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Three elements of the divorce process

It goes without saying that divorce is complicated. The experience can lead to back-and-forth courtroom bickering, bitter disputes over assets, and volatile battles that extend far beyond a judge's legal ability to end with a ruling. The process can take as much time to prepare for as it does to complete. However, there are ways to make the process as amicable, expedient and stress-free as possible.

Preparation. Regardless of which spouse files for divorce, each person needs to prepare for his or her own case. Individuals should gather all documents, especially those that are financially related, and have a copy of joint documents ready to submit. This will speed up the process and minimize potential discrepancies.

Each person should also hire their own lawyer, even if they have decided to settle through mediation. Trying to use a lawyer that has previously worked with both spouses will create a conflict of interest.

If possible, it may be helpful to have a conversation before the start of the divorce process to determine if there are issues and matters that can be resolved outside of court, through mediation or through legally binding agreements.

The process. Many people want to know at the start of a divorce how long the entire process will take.

This is a difficult question to answer, considering that each case is different and involves different assets and issues. After the initial filing, it could take multiple visits to the court or mediation and longer for a divorce to be finalized if there are minor children, a business or no prenuptial agreement involved.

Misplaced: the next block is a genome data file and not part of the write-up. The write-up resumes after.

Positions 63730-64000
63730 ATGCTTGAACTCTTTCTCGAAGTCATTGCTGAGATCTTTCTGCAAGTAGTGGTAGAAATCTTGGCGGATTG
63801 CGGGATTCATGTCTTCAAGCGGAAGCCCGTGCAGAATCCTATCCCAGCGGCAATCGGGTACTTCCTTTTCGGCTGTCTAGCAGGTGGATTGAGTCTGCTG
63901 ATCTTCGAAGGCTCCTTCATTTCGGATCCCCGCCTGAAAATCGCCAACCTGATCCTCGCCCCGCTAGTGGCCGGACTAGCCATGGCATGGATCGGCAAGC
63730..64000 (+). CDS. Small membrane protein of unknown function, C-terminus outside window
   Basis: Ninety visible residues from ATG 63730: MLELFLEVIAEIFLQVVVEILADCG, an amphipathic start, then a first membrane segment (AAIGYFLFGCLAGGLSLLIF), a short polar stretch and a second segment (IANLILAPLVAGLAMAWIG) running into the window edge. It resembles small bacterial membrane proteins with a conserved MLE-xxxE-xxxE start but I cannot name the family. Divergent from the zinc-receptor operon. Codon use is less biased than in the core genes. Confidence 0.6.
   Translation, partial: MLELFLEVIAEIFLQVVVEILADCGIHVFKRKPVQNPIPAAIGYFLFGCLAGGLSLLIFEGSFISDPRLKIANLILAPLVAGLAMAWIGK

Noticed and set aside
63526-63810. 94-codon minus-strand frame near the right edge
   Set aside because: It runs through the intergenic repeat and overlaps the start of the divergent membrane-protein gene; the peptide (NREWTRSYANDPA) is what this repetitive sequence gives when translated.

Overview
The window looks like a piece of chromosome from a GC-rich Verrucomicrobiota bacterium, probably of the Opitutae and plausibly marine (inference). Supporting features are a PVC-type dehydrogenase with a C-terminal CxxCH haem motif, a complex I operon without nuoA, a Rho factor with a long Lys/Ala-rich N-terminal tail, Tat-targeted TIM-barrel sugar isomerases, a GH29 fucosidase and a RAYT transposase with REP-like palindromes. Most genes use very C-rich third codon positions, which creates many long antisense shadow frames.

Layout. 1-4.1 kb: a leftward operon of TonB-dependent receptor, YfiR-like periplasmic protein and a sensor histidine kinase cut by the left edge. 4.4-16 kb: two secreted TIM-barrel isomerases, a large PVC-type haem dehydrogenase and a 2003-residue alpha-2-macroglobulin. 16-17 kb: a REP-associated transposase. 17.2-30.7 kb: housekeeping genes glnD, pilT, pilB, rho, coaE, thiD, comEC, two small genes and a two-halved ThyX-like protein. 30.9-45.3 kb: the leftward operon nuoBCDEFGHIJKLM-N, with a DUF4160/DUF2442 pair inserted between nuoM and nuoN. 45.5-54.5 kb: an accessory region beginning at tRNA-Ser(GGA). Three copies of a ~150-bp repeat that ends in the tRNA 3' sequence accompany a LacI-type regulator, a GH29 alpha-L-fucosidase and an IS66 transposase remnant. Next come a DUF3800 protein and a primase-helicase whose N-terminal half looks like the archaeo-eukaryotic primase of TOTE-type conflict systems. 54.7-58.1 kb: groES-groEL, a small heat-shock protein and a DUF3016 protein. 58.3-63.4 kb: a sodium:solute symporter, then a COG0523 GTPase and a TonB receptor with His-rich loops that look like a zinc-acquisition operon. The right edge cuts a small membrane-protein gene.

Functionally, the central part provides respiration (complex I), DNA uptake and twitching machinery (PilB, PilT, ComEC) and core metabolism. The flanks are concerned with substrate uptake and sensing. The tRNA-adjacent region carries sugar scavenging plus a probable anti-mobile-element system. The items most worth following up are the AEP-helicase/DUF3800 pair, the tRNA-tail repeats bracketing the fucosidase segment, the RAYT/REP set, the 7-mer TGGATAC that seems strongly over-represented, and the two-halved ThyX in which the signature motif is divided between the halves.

Divorce court doesn't normally decide child custody cases, but it isn't always necessary for these cases to appear before a judge. Mediation can be used for child custody. In fact, mediation can be used to determine finances, inheritances and other assets. This could shorten the process considerably.

Mediation. While mediation is a great way to resolve a divorce amicably and in a timely manner, verbal agreements simply are not enough. Any decisions made should be accompanied by legal documentation. Regardless of how amicable the settlement is, lawyers are allowed and often recommended to be present. Mediation isn't ideal for those who are divorcing as a result of domestic violence.

Whether a divorce is amicable, the length of time it takes, and how stressful it is all depends on the couple's relationship, the causes of the divorce, and assets and children involved. The first step when pursuing a divorce is to speak with an experienced family law attorney who can guide you through your options and help you understand what you might expect.

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